Domaine de L’ Abbé Dîne

Nathalie Reynaud took over lately the family estate which is dating back to 1880 when the first parcel was planted by her great grandfather near Chateau Rayas, by the lieu-dit “les Bedines” which was classified in 1936 with the first appellation-controlled map drawing of chateauneuf du Pape. 

The name Chateauneuf du Pape means “pope’s new castle” and refers to when the seat of the roman Catholic Church was in Avignon in the 14th century.

The 40 acres vineyard has been since managed by the Reynaud family over five generations, but the grapes were historically sold to local negociant houses. 

In 2012, Nathalie started to produce her own bottling under the label Chateauneuf du Pape label “’Abbé Dine”. 

Abbé dine was the name of the first parcel acquired in 1880 by her family (the name originates from a local priest who during the religion war was giving mass service in exchange for food and wine).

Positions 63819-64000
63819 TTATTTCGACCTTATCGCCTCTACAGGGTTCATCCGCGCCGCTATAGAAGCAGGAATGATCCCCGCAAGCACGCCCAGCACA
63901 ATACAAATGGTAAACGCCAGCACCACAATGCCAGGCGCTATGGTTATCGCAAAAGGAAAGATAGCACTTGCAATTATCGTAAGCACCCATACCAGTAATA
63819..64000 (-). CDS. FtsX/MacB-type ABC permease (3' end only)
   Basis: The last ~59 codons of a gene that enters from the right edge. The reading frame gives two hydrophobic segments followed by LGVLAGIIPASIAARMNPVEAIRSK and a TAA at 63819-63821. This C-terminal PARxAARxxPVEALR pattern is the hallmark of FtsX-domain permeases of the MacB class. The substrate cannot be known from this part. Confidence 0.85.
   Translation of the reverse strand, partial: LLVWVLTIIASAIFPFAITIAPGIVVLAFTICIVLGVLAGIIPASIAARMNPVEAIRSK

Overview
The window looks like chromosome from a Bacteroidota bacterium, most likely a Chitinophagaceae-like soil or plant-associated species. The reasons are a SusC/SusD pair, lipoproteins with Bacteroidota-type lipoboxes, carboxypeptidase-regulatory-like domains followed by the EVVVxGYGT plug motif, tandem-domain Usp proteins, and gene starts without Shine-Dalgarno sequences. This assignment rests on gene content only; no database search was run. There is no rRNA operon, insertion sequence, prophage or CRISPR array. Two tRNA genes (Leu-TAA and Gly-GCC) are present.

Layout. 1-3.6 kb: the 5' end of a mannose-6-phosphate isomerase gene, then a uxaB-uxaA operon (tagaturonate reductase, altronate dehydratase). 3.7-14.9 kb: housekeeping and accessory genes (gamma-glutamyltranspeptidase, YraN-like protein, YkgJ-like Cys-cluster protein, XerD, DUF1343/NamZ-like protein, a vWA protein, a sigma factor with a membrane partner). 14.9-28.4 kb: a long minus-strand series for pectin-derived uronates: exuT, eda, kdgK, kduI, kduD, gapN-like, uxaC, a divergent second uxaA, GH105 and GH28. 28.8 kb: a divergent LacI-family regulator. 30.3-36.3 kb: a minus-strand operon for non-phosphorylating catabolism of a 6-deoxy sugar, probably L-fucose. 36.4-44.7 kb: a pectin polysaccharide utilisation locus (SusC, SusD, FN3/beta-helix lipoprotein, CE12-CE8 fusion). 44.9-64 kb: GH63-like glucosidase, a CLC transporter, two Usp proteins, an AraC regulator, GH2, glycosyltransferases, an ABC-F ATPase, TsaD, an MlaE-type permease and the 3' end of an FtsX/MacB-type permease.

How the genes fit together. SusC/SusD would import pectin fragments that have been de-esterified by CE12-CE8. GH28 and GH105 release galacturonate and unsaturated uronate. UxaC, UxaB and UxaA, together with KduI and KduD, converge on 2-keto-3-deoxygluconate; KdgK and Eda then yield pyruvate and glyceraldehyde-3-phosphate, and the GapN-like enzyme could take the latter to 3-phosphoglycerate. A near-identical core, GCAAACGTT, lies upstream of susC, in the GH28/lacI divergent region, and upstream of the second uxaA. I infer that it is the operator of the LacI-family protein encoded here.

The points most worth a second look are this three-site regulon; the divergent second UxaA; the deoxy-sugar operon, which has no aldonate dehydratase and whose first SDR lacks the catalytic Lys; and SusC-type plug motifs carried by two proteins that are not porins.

The vineyards are covered with large stones and these stones absorb heat during the day and then radiate it over the night, to the benefit of the grapes. 

The presence of clay underneath the stones mixed with sandy limestone provides a source of humidity for the vines. 

This type of soil is locally known as “safres” and tends to bring a supple texture and soft tannins to the wine.

The youngest planted are thirty years old vines and the oldest ones are one hundred twenty years old, the average is about seventy years old vines.

Vines that age have deep roots that allow them to resist the heat in summer.


The local wind, known as Mistral, is fierce and constantly blowing through the vineyards, greatly reducing humidity and the need to fight pests such as mildew.

These are ideal conditions to practice reasonable farming, limiting the use of pesticides. Nathalie leaves the weeds in the rows to protect from erosion and use sexual confusion tools for pest control.